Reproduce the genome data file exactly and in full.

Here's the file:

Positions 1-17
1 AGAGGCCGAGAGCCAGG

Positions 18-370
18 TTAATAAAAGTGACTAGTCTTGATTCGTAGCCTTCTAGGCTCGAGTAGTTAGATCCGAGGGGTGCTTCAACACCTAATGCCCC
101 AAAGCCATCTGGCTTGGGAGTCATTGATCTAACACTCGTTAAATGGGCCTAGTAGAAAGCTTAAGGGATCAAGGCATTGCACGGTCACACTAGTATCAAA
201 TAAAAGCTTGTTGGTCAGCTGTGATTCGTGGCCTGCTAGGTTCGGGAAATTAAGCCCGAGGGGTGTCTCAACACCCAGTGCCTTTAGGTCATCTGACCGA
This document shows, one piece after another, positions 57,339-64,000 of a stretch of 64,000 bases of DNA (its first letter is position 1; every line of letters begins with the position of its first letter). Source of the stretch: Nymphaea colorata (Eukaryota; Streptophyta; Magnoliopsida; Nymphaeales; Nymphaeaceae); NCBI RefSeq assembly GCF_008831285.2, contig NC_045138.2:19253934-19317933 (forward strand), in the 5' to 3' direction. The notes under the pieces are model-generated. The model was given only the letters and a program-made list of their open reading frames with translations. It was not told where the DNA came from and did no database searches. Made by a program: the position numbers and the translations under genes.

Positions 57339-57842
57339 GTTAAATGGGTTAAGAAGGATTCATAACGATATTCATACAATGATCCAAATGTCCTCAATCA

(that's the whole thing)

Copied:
Positions 1-17
1 AGAGGCCGAGAGCCAGG

Positions 18-370
18 TTAATAAAAGTGACTAGTCTTGATTCGTAGCCTTCTAGGCTCGAGTAGTTAGATCCGAGGGGTGCTTCAACACCTAATGCCCC
101 AAAGCCATCTGGCTTGGGAGTCATTGATCTAACACTCGTTAAATGGGCCTAGTAGAAAGCTTAAGGGATCAAGGCATTGCACGGTCACACTAGTATCAAA
201 TAAAAGCTTGTTGGTCAGCTGTGATTCGTGGCCTGCTAGGTTCGGGAAATTAAGCCCGAGGGGTGTCTCAACACCCAGTGCCTTTAGGTCATCTGACCGA
This document shows, one piece after another, positions 57,339-64,000 of a stretch of 64,000 bases of DNA (its first letter is position 1; every line of letters begins with the position of its first letter). Source of the stretch: Nymphaea colorata (Eukaryota; Streptophyta; Magnoliopsida; Nymphaeales; Nymphaeaceae); NCBI RefSeq assembly GCF_008831285.2, contig NC_045138.2:19253934-19317933 (forward strand), in the 5' to 3' direction. The notes under the pieces are model-generated. The model was given only the letters and a program-made list of their open reading frames with translations. It was not told where the DNA came from and did no database searches. Made by a program: the position numbers and the translations under genes.

Positions 57339-57842
57339 GTTAAATGGGTTAAGAAGGATTCATAACGATATTCATACAATGATCCAAATGTCCTCAATCA